Saudi's property market valued at over $500bn
Developers balance opportunities with frustrations over redtape
The level of investments in real estate projects in Saudi Arabia has been valued at around $533bn (SR: 2tn), according to the chairman of Taifah Al-Aqar.
Khaled Al-Ghamdi said that housing is one of the major problems facing the Kingdom, with the city of Jeddah alone requiring one million new units by 2020 as the population rises, according to Arab News.
“The Kingdom’s housing need in 2020 is estimated at 4.5m units at an estimated cost of SR: 117bn ($31.2bn) annually,” said Al-Ghamdi.
“There is demand for 100,000 residential units in the city every year,” he added.
He also said that deals worth an estimated $5.7bn had been carried out in Jeddah during the past three months alone.
Meanwhile, Arab News also reported that private sector developers at the recent Cityspace conference were calling on the Kingdom's government to work with them to streamline bureaucratic procedures in order for them to develop much-needed housing to stave off a potential crisis.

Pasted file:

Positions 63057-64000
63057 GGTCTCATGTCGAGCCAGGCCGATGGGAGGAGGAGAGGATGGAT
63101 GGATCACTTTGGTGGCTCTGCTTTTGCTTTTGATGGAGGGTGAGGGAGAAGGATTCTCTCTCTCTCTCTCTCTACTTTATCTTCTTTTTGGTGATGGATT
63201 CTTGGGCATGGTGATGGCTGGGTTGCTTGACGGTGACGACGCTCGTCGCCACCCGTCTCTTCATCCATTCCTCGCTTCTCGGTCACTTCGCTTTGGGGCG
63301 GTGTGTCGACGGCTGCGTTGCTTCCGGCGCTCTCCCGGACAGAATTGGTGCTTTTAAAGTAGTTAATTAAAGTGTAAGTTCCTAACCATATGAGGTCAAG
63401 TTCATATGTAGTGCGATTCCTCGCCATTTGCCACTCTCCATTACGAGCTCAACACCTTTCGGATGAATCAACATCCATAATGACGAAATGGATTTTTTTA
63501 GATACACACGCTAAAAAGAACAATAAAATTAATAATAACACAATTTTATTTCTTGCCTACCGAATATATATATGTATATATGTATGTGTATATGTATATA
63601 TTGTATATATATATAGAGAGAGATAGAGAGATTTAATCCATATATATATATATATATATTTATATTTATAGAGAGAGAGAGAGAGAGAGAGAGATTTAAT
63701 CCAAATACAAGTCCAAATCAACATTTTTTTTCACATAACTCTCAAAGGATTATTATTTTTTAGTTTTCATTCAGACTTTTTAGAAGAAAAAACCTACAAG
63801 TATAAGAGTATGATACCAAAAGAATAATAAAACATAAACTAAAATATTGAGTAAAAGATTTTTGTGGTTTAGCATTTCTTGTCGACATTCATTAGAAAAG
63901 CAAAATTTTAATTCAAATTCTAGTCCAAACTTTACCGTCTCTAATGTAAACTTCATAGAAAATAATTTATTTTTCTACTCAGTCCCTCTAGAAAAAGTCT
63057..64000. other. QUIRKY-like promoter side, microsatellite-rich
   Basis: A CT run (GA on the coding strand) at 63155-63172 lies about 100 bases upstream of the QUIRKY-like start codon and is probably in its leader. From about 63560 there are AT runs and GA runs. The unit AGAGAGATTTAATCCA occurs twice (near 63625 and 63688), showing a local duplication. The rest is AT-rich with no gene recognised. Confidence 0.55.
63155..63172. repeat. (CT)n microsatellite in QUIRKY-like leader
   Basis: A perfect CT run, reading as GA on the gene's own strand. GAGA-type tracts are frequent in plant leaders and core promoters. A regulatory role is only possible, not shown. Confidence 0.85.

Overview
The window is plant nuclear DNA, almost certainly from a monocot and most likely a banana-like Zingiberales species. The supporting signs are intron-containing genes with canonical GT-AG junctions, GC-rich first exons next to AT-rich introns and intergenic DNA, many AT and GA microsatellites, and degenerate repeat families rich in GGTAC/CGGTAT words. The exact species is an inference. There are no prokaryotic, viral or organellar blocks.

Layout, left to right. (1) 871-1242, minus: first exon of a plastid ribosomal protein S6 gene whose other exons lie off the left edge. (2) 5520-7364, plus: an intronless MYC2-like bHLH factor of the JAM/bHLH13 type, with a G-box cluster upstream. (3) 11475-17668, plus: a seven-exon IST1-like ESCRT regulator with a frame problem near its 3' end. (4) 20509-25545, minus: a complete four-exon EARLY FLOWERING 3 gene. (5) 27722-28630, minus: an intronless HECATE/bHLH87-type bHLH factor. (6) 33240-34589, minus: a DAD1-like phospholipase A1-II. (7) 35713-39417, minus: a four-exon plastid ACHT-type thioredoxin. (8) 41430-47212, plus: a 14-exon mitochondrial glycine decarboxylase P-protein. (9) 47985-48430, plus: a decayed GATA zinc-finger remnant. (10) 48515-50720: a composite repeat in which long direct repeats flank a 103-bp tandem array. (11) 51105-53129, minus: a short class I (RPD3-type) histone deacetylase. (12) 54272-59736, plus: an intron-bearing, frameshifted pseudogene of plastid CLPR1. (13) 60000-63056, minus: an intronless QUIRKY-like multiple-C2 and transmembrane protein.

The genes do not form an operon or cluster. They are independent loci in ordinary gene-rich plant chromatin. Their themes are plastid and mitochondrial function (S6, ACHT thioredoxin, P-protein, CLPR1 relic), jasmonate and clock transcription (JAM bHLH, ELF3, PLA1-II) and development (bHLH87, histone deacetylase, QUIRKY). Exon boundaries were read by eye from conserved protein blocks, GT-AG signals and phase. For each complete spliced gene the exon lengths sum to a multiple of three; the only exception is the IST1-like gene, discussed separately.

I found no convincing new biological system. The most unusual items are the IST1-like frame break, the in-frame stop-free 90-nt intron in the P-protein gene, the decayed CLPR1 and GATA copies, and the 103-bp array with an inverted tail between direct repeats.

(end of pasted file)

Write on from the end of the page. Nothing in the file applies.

Given the conference's keynote address, the CEO of developer Ewaan, Ahmed Al-Thaqafi, said: “Among the limits and challenges facing Saudi developers, is for example the regulations concerning the Municipality’s issuance of licenses, which must have a shorter processing time from the current minimum of at least two years up to a maximum of four years.
"In addition, the government should revise the mortgage law further, as we feel that the implementation of the current draft will have a negative effect on developers and financing companies."
He also argued that an agency was needed to regulate spiralling land prices which was making the process of development difficult.
Al Thaqafi said the Kingdom's rapidly-growing population was becom,ing increasingly urban - heaping pressure on demand for housing in key city centres like Jeddah, Riyadh and Dammam.
“It is expected by 2025 that urbanization will increase the population of large cities by between 52-58%, causing more demand for housing that very few will be able to afford due to increased inflation and a lower income level,” he added.